I have been burning the midnight oil in the last two weeks and I feel like I need another break. The CEO asked all the senior managers to come together and prepare a solid business case with a strong narrative to explain the numbers.
Since I joined this company, the word “narrative” comes up quite a lot and I had to ask one of my colleagues what it is all about. The guy by the name Tito has been in the company for over 18 years and so I assumed he must know the ropes. So during one of the breaks I asked him, “Tito, I keep hearing this narrative line, what does it mean?”
“You are a smart guy, I am surprised that you have picked on so fast,” he said with a chuckle.
“It really is simple- it is the story you weave to defend your numbers to the bosses in head office.”
I asked: “Are you talking about doctoring numbers?”
“Not really,” he said. “Basically it is a way of coming up with reasons for good performance and excuses for bad performance in way that ensures you do not lose your job.” He then gave me many examples of what he had done in the past to create the “ right narrative.”
Later in one of our sessions, I figured out how Tito has survived this long in this business. He knows how to read what narrative is evolving and move in support of it. I noticed that a few managers had already formed the narrative while others remained clueless. So the sessions at times felt like a competition with each manager trying to run the show.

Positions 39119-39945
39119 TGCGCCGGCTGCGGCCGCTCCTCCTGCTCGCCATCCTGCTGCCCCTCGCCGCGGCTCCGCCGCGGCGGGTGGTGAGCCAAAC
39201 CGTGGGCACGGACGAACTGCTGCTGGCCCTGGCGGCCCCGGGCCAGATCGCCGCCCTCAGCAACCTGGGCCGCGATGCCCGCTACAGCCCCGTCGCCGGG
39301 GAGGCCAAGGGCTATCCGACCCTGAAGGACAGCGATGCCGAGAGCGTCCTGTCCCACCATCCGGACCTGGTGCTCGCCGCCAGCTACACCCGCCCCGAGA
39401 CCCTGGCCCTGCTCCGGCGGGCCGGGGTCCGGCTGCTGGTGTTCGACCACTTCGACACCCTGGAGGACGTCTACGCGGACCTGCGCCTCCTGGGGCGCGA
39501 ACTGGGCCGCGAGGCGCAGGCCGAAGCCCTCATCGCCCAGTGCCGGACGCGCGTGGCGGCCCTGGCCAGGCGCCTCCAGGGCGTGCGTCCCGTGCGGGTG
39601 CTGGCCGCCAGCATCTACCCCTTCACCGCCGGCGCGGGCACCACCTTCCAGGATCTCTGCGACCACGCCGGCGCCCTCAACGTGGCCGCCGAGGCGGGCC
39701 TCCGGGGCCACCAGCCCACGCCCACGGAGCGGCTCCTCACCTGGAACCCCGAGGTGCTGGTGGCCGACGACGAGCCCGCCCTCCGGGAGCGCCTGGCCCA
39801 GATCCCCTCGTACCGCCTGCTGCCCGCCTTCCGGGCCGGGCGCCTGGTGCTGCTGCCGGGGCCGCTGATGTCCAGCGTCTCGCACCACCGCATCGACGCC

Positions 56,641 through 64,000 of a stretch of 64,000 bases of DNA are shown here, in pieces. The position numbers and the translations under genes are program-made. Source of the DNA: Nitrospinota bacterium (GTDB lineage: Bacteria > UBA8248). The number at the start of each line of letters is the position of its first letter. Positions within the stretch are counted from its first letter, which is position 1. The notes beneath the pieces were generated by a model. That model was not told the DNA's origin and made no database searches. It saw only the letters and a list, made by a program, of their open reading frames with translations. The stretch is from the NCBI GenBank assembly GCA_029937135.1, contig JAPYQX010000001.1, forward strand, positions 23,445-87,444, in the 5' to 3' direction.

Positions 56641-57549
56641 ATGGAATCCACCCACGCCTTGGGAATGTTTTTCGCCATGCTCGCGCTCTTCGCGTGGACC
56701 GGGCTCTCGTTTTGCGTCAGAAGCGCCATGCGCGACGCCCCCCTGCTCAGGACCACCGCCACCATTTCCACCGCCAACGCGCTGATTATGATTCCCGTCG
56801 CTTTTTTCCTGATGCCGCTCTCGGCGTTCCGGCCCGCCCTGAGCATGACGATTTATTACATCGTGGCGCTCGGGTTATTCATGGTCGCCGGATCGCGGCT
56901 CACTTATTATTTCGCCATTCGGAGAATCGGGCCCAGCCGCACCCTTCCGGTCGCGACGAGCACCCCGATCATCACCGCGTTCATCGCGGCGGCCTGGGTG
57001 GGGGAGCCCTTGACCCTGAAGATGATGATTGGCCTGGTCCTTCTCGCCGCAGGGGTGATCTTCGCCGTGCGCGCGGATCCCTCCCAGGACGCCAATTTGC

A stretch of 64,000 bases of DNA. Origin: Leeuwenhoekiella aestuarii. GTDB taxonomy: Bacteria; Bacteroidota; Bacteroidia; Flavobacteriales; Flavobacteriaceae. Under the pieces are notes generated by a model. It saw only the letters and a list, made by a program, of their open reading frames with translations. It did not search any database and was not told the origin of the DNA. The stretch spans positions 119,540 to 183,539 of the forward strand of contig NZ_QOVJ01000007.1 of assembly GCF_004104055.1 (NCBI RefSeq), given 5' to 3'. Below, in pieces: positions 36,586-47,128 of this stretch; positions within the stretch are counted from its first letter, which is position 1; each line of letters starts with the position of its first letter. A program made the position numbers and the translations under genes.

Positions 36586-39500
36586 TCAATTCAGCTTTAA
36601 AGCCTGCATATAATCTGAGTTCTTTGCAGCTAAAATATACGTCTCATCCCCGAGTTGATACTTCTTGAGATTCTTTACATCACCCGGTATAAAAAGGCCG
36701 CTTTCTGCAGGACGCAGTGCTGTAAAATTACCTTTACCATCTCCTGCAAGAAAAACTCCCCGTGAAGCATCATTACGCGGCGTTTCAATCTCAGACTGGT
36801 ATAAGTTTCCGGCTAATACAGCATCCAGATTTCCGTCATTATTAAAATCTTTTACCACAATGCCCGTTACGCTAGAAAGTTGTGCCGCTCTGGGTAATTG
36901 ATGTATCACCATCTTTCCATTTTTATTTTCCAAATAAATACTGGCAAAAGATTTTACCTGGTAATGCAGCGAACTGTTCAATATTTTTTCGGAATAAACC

On Thursday morning, our CEO walked into the session. He was not wearing his blazer and had rolled up his sleeves and as soon as he walked in, he said, “ Guys we need to submit this case study let me see how far you have gone.”
I watched him listen to our presentations and I could tell he was not convinced. After half an hour he said, “ Somebody get me a flip chart.” Tito immediately stood up faster than some other managers who clearly wanted to impress the boss. He was back in such record speed that I could not help thinking that he had known that his would happen all along.
The CEO then proceeded to demonstrate to us what he called the “ Three scenarios and the three narratives.” Five minutes into this, it was clear what he considered to be the preferred option and narrative. He diplomatically steered the conversation to the direction he wanted. At the end of it all, he seemed very pleased with himself and said, “How soon can I have my business case.” I expected Tito to once again volunteer but this time he stayed mute.
Later on I got to understand why; the guy who volunteered was a newbie. He did not seem to have all the historical information. Tito then offered to help and said, “Why don’t we do this together?” Tito guided the discussion as the newbie manager turned it into some PowerPoint presentation. We finished in fairly decent time and the newbie told Tito, “ Listen why don’t we go with you and take the boss through this?” Tito “appeared” to hesitate but after a while he agreed.
One hour later we received an email from the boss saying, “ Well done Team!” Tito then passed my office and said, “ Let’s go get a beer.” After a few beers he seemed mellow enough, so I asked him, “I saw what you did today, quite impressive.” He chuckled and said, “ I have learnt that in this game you must always seem to participate but not in a way that you get blamed when things go wrong.” I said, “ really? You need to teach me.” He chuckled and said,” not today, next time.”